A hovering object that explores and manipulates transitional public spaces with particular acoustic properties. By constantly recording and replaying these ambient sounds, the levitating sphere produces a delayed echo of human activity.
Archive for the ‘arduino’ Category
The bike bag is made from umbrella material to make it waterproof, and I made it with safety features using the Lilypad light sensor and LEDs. My husband always forgets his reflectors but with the bikebag always being on the bike, he’ll have no excuse not to be a safe cyclist! (more…)
I use a micro, but just about anything will do. There’s some Sugru on there to keep the sharp bits from catching on clothing/pockets. Usb battery powers the whole thing. It’s pretty bright, definitely not subtle.
Spacebrew is “an open, dynamically re-routable software toolkit for choreographing interactive spaces”, basically a way to connect smart objects of any kind using the WebSocket protocol.
Basically, they modified the Arduino WebsocketClient library to use it with Intel Galileo and specifically with Spacebrew:
The received situation was of a version of the Arduino WebsocketClient library: https://github.com/labatrockwell/ArduinoWebsocketClient (oriented to Spacebrew) adapted from: https://github.com/krohling/ArduinoWebsocketClient (implementing the online websocket protocol) neither of them supporting Galileo, an Intel SoC Pentium-based board. It has been revised, modified, and integrated, so that this version runs on Galileo and works for both the connection to a server such as echo.websocket.org and Spacebrew. This version includes extended tracing facilities for debugging (see WebSocketClient.h). The main changes with respect to the previous versions are marked by slash-slash-star-slash-slash.
You can explore the library on Github.
Holger from Fablab Düsseldorf writes in about a small robot they prototyped with Arduino Uno, helping them raise some funds for their local space:
We created the idea in our non-commerical FabLab in Düsseldorf, Germany to create a small robot, who makes our vistors and guests aware of placing a small money donation. This robot was required to be transportable, robust and to draw as much attention as possible.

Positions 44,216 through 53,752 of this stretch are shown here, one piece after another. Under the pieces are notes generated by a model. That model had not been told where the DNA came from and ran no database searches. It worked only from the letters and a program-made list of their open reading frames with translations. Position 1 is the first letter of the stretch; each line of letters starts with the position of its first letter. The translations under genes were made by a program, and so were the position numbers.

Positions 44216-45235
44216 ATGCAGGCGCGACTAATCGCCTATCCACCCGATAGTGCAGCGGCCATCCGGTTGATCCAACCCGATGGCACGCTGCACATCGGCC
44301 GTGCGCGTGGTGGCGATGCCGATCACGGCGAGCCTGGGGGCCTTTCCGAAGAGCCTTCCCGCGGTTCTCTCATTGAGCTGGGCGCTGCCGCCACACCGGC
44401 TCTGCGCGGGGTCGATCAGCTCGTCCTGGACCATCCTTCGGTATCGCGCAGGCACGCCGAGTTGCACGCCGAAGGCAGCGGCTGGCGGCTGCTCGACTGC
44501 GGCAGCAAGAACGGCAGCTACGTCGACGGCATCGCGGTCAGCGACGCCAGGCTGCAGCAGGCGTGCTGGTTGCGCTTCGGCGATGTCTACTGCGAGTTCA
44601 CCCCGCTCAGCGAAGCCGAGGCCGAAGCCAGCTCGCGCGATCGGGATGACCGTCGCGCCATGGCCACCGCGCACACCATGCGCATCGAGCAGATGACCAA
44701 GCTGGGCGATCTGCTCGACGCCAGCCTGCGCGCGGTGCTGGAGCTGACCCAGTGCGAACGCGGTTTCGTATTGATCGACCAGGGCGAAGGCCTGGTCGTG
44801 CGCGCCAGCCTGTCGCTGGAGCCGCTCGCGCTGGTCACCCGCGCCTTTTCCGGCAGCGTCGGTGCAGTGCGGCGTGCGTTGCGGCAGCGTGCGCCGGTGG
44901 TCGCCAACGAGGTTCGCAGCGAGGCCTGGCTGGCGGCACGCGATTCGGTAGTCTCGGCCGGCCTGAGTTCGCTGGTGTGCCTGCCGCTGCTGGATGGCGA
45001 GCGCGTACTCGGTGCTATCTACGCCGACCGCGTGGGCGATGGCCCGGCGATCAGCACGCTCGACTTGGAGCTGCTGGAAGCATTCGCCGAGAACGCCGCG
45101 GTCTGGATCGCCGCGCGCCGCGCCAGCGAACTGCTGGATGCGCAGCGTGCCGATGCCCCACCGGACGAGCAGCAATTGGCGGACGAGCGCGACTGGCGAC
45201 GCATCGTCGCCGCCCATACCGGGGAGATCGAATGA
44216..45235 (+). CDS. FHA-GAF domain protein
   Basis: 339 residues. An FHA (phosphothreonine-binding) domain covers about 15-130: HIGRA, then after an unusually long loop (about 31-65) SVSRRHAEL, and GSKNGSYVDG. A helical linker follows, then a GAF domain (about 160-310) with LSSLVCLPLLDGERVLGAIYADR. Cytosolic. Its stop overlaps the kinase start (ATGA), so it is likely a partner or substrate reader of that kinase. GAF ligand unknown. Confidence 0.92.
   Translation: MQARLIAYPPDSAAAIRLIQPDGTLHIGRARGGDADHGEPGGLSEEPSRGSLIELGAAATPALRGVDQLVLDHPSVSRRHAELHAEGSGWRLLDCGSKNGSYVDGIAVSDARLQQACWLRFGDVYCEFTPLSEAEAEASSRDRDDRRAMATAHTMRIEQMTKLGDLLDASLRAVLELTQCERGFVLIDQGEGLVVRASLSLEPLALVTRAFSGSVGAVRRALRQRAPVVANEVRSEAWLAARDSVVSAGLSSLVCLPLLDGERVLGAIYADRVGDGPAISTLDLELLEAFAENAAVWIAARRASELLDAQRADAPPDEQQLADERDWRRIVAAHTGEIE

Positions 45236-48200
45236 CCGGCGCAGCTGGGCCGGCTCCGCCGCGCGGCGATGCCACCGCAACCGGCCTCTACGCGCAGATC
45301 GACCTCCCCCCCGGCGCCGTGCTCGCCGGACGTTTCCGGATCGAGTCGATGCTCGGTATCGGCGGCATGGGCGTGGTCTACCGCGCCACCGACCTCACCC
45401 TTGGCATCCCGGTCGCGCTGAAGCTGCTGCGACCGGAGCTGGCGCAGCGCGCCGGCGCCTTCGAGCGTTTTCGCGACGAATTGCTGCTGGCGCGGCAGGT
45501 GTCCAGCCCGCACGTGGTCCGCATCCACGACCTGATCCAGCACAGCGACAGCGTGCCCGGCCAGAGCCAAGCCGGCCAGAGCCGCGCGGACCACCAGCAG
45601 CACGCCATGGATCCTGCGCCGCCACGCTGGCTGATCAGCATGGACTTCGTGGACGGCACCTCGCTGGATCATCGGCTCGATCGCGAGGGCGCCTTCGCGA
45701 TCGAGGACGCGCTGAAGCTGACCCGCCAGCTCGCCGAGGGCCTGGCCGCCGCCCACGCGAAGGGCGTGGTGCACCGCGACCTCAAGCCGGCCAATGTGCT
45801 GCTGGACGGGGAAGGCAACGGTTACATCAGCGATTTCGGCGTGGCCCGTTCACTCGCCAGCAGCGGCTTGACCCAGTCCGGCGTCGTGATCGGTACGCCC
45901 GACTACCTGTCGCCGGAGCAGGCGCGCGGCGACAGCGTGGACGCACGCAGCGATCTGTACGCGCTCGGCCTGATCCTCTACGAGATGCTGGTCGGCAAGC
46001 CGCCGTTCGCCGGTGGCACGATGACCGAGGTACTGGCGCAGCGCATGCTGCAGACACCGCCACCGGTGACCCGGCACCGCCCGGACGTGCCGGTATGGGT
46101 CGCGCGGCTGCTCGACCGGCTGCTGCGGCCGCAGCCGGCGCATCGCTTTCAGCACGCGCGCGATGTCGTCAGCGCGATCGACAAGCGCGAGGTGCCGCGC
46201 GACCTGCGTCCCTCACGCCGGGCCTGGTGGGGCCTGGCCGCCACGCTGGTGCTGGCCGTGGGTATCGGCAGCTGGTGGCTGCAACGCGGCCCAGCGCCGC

Thus, we included LED-Stripes, servos, sensors and sound to the project. Packed in a very old german vacuum cleaner. The work took about 1 year to construct, print and integrate all 3D-printed parts, wiring and software development with the Arduino Uno. But software development was the minor part, although parallel processing on the Arduino in order to run every component simultaneously required a small trick.
John Thomson managed to build a pressure sensor to behave like a switch, when it’s in an idle state the LED is off, if you apply some pressure, light goes on:
The pressure pad doesn’t just work straight out the box – it requires a little bit of craft. What I’ve done is sandwich a pressure sensitive conductive sheet – known as Velostat – between two pieces of felt. I then stitched some conductive thread through each piece of felt – this applies a current to the pad and when the sandwich is put together, the circuit is complete. The Velostat acts like a resistor – the value changes when pressure is applied. It’s then just a case of writing out code that tells the LED to come on when the pressure reading goes over a certain threshold.
“You can’t touch this” is the project submitted by Stefano Guglielmetti for the Connected Home Project Contest by Make Magazine. It’s composed by a movement sensor (PIR) plus a camera and an Arduino Yún. When the sensor perceive a movement, Arduino plays a sound, takes a picture and sends you an email: (more…)
L‘Arduino Tour torna nel 2014 con due tappe ’on the beach‘: Rimini e Pula. Le due location ospiteranno nelle prossime settimane due workshop dedicati all’alfabeto di Arduino e alle wearable technologies.
- L’appuntamento di Rimini si terrà sabato 22 febbraio negli spazi del nuovissimo MakerRn Lab di Rimini, dove Zoe Romano e Riccardo Marchesi di Plug&Wear introdurranno in otto ore di workshop il mondo dei wearables. Nella prima parte della giornata ci si avvicinerà a livello teorico alle applicazioni wearable, mentre nella seconda i parteciperanno produrranno un piccolo progetto con un sensore tessile. Appassionati di moda, design e smanettoni sono benvenuti, non è infatti richiesta alcuna conoscenza di programmazione o di taglio e cucito. Qui trovi i dettagli per prenotare uno degli ultimi posti ancora disponibili!
- La tappa sarda dell’Arduino Tour toccherà mercoledì 26 febbraio la sede dello IED di Cagliari (Viale Trento 39, h. 17) con un’introduzione alla scheda Arduino curata da Mirco Piccin e aperta a tutti. Tra giovedì 27 e venerdì 28 febbraio, il team Arduino si sposterà invece con Davide Gomba a Pula negli spazi del Parco Tecnologico della Sardegna, dove il Fablab di Sardegna Ricerche ospiterà le 16 ore di workshop vero e proprio. Al termine del percorso, i partecipanti avranno per competenze per mettere a punto mini-progetti, da implementare poi in autonomia a casa. Prenota la tua partecipazione qui!